Monday, September 9, 2019

Red Boiling Springs Fall Meet celebrates 63rd-Anniversary

Last weekend, the Middle Tennessee Region AACA recognized the 63rd-Anniversary of their Fall Meet, which was held on the picturesque grounds Thomas House Hotel in Red Boiling Springs, Tenn. According to my calculator, that means the first one was in 1956. That’s even older than this Chevy Viking 60 Howe-bodied fire truck, which was bought new by Red Boiling Springs Volunteer Fire Department in 1959. Tradition runs deep here. Many of the club members have been attending this event for decades. Even the hotel has been here since 1927. All of this history is great news for show-goers. Organizers have been doing this long enough now that there aren’t too many hitches in the operation. This year, 328 vehicles showed up. That’s a successful effort in anybody’s book.

I never really considered myself a Mercury station wagon kind of guy, but I think this ’65 Colony Park was my favorite car at the show. I know; I’m just as shocked as you are. But look at this thing. The restoration on it is out-of-this world, with deep Onyx paint, Carnival Red guts, and just the right amount of fake wood. Even the 390-c.i. V8 looked cool with its orange valve covers and air cleaner. There’s just something about this unusual car in these colors in this condition that really pops. You can almost picture it taking the family to Yellowstone National Park for vacation. On the other hand, it’s too nice for that. No grubby little kids need to be in here messing things up!

This one had to belong to the proverbial little old lady that only drove to church on Sundays and only in nice weather. It is probably the nicest ’61 Buick Special I’ve ever seen. This largely unrestored little sedan only has 19,000 miles, and looks like it just rolled off the showroom floor on a sunny day. The Dublin Green paint is still shiny. The interior is virtually spotless. The spare is still intact, and the wheels are still tiny. So is the aluminum V8, spec’d out to only 215-c.i. Buick built 18,339 of these Special sedans in 1961, and I wouldn’t be surprised if 18,000 of them weren’t used up and thrown away. But then one like this surfaces. What many at one time considered disposable emerges as a surprise gemstone in a box of costume jewelry.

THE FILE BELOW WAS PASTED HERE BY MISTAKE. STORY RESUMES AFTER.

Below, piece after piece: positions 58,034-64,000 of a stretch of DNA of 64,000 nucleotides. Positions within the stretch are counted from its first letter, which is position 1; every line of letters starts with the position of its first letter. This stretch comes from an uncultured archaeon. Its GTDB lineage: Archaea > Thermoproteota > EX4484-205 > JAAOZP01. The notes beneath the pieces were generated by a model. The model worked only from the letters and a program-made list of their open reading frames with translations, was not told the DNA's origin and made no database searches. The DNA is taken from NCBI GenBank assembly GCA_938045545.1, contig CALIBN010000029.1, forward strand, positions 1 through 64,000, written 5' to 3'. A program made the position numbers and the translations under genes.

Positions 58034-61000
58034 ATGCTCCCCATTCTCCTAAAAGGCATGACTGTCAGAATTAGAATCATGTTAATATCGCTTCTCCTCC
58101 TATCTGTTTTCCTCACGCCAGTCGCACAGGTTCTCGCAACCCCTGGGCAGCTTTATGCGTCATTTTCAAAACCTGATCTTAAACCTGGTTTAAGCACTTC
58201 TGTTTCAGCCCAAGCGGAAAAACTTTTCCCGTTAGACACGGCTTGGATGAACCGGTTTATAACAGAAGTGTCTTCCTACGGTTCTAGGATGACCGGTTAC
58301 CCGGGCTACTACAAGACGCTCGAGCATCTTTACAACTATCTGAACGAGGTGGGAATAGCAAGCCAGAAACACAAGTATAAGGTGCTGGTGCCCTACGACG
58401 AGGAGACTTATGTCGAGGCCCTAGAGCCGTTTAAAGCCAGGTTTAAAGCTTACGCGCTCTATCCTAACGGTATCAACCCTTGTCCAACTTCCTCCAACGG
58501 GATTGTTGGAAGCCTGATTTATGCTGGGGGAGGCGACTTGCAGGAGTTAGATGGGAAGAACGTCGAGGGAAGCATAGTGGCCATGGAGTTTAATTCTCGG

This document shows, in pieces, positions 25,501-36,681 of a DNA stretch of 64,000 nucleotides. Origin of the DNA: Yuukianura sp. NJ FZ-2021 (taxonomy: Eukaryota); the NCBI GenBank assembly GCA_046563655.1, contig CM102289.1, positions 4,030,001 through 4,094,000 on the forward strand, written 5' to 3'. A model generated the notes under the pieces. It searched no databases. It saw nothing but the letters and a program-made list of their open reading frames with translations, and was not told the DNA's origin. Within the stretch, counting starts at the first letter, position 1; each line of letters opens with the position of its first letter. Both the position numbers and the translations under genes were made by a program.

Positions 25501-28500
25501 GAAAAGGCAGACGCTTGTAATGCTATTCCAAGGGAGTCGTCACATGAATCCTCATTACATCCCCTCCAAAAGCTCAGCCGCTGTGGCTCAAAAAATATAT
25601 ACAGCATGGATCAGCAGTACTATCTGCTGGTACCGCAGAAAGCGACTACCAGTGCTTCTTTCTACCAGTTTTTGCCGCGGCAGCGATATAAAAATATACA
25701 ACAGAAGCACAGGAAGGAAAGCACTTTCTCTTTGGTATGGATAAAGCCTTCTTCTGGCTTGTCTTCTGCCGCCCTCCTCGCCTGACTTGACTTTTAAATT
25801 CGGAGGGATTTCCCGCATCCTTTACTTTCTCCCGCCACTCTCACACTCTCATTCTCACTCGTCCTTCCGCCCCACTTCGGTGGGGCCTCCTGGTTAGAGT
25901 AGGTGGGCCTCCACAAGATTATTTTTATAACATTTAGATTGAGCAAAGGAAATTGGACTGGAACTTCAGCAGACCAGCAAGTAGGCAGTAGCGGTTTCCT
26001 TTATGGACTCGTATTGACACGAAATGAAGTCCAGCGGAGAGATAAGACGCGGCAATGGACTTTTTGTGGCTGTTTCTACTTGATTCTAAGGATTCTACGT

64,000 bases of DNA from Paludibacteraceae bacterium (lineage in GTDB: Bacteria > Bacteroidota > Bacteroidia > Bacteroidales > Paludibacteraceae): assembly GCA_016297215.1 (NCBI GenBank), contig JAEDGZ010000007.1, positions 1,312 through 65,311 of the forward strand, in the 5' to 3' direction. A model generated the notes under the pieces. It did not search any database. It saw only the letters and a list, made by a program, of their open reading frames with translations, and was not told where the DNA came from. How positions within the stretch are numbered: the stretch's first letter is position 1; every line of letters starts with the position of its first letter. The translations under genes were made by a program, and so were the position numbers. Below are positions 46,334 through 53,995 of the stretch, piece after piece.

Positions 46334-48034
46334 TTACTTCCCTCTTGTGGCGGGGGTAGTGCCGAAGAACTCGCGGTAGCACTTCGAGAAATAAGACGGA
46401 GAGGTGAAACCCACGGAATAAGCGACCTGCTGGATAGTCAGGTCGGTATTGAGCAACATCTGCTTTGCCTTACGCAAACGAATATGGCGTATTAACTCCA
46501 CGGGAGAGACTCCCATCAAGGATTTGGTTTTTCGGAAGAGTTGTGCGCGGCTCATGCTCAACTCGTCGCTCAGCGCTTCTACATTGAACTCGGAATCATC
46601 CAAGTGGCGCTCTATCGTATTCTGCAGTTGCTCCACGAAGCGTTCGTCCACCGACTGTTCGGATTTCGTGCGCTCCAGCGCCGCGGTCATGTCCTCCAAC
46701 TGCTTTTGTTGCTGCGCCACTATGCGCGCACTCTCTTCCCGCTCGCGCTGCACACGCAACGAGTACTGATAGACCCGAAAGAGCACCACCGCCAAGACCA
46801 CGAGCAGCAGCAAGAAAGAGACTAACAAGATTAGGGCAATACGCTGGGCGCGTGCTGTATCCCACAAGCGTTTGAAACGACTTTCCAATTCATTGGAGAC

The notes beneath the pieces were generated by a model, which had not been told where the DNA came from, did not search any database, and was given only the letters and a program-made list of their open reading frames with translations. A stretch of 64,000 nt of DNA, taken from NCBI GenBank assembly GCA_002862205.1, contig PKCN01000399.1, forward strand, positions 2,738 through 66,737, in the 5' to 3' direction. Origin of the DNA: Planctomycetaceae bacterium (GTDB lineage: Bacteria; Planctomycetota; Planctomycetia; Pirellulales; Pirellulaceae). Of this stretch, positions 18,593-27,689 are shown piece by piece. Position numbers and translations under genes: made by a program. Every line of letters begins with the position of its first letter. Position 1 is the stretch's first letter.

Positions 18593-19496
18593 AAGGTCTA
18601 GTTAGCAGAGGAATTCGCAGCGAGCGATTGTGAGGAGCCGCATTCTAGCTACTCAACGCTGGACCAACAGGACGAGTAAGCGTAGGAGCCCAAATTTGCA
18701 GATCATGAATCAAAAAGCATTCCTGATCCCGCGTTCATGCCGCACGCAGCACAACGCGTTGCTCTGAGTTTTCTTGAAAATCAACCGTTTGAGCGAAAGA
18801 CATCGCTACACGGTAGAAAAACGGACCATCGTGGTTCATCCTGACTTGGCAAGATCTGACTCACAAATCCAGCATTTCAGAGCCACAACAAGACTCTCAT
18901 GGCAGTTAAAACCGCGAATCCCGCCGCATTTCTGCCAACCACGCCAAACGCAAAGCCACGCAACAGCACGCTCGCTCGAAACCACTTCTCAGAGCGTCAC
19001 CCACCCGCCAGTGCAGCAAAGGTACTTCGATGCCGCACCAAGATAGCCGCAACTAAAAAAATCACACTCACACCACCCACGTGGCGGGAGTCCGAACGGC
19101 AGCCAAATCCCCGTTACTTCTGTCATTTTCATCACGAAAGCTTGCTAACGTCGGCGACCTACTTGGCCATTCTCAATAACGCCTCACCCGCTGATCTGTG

I was parked across from this ’70 Oldsmobile Cutlass Supreme convertible, and although it didn’t seem to get a lot of attention, the more I stared at it, the more fascinated I got. I’m sure part of the reason it got passed by was because Viking Blue with black vinyl doesn’t exactly reach out and grab you. It’s also not a 442 or beefed-up by Hurst or anything of that nature. But it sure did look original. I mean, those weather-checked, double-striped G78-14 tires were actually offered by General Motors in 1970. The 310-hp, 350-c.i. Olds Rocket V8 was just grubby enough to appear completely unmolested. The only thing that didn’t appear to be original was an aftermarket radio, and in this car, it really stood out. The odometer only showed 3,900 miles. Makes you wonder.

This had to win an award for “best sleeper.” This ’66 Plymouth Belvedere two-door sedan was finished in Light Blue, just like a baby bonnet. It had black tires, and full wheel covers with spinners, and it looks like it would be parked out in front of the same beauty parlor as that ’61 Buick Special I wrote about earlier. But hang on, Grandma. Someone crammed a 440-c.i. V8 in there, and paired it up with a four-speed transmission. Now I’m definitely not a Plymouth expert, but I’m not positive you could even get a 440 in one of these. Maybe a MOPAR person can chime-in in the comments. At any rate, the install looked pretty legit, and the entire car looked clean, neat, and purposeful.

This is sort of the opposite of the last car, because it looks fast, but secretly houses a little engine. The fact that this Mayfair Maize ’65 Pontiac Lemans was restored to this high level and not turned into a GTO is pretty amazing. But the fact that it still retains its 215-c.i. inline-six is a flat-out miracle. This car was a real eye-catcher, especially with those beautiful Parchment Morrokide bucket seats. The owner dolled-it-up a bit with a set of rally wheels and redline tires, leaving the steelies and dog dishes at home. This car probably received more attention with that six under the hood than if would have if it were a full-fledged GTO. I don’t recall ever seeing another one quite like it.

I really enjoyed hanging out at this event. There was a pretty solid swap meet, and my ’93 Corvette bagged a first-in-class trophy. But mostly, I just liked looking at all the other nice cars. I liked it so much, I took 702 pictures. You can see the entire album by clicking this link.

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